Separatists, Terrorists In J&K Involved In HR Abuses: US8 April 2011
The Daily Excelsior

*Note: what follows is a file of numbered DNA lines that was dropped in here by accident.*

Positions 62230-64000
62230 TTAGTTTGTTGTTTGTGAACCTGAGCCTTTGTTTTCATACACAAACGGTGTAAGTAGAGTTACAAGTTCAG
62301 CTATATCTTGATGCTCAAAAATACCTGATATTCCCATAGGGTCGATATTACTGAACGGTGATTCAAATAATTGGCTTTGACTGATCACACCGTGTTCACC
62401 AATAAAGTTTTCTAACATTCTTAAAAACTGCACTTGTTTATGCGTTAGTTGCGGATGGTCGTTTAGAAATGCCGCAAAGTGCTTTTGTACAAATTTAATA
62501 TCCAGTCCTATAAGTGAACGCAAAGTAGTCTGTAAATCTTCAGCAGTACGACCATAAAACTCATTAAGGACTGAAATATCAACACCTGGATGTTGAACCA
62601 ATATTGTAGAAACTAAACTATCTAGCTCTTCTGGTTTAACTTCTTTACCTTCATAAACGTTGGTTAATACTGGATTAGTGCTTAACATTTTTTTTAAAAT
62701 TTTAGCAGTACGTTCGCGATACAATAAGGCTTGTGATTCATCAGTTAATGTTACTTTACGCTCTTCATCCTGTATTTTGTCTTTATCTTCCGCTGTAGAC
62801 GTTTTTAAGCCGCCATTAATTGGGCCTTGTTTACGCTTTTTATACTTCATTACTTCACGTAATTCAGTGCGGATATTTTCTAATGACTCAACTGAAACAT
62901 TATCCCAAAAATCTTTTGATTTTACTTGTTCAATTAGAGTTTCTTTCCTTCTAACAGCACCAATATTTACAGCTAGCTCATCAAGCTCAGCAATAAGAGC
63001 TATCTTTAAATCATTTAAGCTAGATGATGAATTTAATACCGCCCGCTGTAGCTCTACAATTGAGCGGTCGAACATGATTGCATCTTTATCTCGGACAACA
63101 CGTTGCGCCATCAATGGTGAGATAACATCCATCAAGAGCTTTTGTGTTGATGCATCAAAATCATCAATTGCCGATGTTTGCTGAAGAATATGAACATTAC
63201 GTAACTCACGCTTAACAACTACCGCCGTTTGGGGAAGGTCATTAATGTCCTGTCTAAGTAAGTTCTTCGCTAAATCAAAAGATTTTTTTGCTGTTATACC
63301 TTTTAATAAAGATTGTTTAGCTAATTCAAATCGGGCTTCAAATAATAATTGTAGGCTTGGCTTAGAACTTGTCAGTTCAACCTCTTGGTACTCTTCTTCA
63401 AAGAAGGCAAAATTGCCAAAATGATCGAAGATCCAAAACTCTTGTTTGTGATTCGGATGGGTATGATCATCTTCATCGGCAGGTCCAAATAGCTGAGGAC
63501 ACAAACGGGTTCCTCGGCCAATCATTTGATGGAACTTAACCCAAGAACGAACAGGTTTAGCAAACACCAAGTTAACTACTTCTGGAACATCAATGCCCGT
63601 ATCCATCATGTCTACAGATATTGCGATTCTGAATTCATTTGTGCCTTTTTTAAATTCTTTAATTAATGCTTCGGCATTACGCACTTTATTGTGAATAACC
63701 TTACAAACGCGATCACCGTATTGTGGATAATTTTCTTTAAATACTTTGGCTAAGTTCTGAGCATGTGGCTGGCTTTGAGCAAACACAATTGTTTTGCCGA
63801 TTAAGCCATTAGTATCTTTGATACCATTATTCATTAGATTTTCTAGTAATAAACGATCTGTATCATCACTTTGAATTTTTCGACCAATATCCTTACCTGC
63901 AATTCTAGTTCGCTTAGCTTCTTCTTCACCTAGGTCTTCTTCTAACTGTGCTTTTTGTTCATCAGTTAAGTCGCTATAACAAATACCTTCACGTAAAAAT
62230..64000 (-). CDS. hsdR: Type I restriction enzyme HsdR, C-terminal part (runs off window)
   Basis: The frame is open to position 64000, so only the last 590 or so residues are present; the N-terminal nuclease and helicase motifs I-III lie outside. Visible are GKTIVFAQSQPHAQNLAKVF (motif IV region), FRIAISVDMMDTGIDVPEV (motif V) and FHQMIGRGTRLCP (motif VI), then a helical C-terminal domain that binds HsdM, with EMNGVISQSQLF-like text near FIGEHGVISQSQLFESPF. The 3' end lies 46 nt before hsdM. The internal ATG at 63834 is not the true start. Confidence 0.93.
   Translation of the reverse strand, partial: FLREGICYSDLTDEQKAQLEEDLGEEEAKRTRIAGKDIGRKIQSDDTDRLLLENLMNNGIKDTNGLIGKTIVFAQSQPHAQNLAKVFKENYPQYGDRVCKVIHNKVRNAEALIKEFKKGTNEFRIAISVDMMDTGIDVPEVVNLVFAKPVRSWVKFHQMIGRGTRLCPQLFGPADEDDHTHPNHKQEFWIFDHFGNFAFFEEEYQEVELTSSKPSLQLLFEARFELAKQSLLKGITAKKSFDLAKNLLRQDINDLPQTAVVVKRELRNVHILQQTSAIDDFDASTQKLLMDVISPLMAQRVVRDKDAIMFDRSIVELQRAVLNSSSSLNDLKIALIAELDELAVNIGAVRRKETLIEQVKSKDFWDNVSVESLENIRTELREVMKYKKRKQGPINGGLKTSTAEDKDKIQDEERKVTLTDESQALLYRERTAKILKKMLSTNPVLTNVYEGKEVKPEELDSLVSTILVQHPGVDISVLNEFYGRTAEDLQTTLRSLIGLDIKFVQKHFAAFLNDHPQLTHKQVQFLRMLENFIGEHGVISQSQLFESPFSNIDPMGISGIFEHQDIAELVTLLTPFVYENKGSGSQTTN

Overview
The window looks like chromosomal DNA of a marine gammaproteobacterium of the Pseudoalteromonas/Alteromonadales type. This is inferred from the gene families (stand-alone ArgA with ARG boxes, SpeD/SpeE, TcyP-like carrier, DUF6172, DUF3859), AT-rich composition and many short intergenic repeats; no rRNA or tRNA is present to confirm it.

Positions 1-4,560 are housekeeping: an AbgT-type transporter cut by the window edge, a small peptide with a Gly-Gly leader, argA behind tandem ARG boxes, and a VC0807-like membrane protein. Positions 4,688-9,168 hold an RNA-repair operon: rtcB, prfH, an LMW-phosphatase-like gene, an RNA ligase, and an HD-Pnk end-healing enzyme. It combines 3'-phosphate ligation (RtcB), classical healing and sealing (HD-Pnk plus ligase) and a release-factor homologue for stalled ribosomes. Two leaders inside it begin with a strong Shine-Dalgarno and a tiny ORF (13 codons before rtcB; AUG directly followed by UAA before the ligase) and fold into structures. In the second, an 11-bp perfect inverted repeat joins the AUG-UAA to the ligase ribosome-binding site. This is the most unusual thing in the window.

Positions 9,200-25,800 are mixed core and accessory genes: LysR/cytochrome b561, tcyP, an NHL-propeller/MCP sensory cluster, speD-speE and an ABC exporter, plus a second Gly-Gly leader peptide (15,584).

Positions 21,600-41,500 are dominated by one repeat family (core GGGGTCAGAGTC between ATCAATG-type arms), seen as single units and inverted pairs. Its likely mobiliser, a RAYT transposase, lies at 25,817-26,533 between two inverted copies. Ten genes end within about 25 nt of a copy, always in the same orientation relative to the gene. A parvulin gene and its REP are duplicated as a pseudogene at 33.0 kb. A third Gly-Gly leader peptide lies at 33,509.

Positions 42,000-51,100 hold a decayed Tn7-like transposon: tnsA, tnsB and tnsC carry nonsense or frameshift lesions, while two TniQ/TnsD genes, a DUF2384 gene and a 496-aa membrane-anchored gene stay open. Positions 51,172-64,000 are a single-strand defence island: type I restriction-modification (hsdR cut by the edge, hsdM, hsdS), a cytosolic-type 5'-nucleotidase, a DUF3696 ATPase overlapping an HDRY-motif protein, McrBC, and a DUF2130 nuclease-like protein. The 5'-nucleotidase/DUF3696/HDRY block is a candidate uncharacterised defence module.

Washington DC: Separatists and terrorists in the Indian states of Jammu and Kashmir and northeast along with the Maoists committed serious human rights abuses, an official US report said today, even as it slammed the Government for extra-judicial killings. 'Separatist insurgents and terrorists in Jammu and Kashmir, the northeastern States and the Naxalite belt committed numerous serious abuses, including killing armed forces personnel, police, Government officials, and civilians,' said the US State Departmentís Country Reports on Human Rights Practices for 2010. 'Insurgents engaged in widespread torture, rape, beheadings, kidnapping, and extortion. The number of incidents, however, declined compared with the previous year,' said the Congressional-mandated annual report released by Secretary of State Hillary Clinton. The report, which provides encyclopedic detail on human rights conditions in over 190 countries for 2010, said Indian Government made no progress in holding officials accountable for abuses that occurred during the period of the Punjab counterinsurgency between 1984 and 1994. It said civil society activists continued to express concern about the Gujarat Governmentís alleged failure to arrest those responsible for communal violence in 2002 that resulted in the killing of more than 1,200 persons, the majority of whom were Muslim. 'Unlike in previous years (2008 and 2009), there were no instances of officials using anti-terrorism legislation to justify excessive use of force. However, indiscriminate use of force by Border Security Forces was a problem,' it said. The State Department report claimed corruption 'existed at all levels of Government and police,' with 'delays in obtaining legal redress for past attacks against minorities.' The law in some states restricted religious conversion, but there were no reports of convictions under these restrictions. It also claimed that violence associated with caste bias occurred. 'Domestic violence, child marriage, bonded labour, dowry-related deaths, honour crimes, and female foeticide remained serious problems,' the report said. In her preface to the report, Clinton said the eyes of the world 'are focused on the Middle East and North Africa,' where people are demanding that their Governments live up to the guiding principle of the Universal Declaration of Human Rights. 'The promise of this principle is the driving power behind every movement for freedom, every campaign for democracy, every effort to foster development, and every struggle against oppression,' the top US diplomat underlined. Praising the 'courage and determination of these activists,' Clinton said: 'We see in their struggles the true manifestation of a universal yearning for dignity and respect.' 'We stand with them and with all citizens, activists, and Governments around the world who peacefully work to advance the causes of democracy and human rights,' she underlined.